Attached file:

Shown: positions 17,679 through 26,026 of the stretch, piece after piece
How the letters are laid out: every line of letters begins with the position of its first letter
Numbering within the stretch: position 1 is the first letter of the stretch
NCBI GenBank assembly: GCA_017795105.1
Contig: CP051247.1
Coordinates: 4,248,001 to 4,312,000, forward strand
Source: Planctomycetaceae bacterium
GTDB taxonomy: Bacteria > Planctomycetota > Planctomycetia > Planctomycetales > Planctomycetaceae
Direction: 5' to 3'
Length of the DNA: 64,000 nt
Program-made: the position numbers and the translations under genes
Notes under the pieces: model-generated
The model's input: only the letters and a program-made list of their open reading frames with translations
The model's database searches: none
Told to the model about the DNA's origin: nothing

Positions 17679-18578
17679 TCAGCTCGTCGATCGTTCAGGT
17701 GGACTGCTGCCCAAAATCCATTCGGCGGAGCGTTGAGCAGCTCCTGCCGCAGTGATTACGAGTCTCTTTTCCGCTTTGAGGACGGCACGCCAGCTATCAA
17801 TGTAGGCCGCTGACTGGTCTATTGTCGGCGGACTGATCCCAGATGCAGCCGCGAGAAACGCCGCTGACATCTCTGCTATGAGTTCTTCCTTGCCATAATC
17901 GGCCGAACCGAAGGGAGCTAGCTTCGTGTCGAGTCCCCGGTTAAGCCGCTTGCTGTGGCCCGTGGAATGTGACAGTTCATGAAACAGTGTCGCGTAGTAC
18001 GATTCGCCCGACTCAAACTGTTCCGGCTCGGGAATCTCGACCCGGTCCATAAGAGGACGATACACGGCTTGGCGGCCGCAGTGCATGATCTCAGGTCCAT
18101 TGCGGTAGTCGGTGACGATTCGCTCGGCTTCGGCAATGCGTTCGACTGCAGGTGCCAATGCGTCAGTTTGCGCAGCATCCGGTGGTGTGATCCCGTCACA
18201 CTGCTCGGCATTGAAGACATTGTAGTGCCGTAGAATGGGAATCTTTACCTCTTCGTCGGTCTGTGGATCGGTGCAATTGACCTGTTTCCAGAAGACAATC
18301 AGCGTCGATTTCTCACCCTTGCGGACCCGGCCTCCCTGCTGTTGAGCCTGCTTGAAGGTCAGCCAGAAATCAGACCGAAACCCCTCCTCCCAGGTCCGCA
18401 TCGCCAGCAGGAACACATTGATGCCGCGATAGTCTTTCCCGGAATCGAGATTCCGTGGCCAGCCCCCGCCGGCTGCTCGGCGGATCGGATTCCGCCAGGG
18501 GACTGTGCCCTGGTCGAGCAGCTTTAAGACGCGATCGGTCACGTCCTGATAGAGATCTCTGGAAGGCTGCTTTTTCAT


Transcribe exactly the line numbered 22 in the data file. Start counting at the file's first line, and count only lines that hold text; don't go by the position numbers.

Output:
18101 TGCGGTAGTCGGTGACGATTCGCTCGGCTTCGGCAATGCGTTCGACTGCAGGTGCCAATGCGTCAGTTTGCGCAGCATCCGGTGGTGTGATCCCGTCACA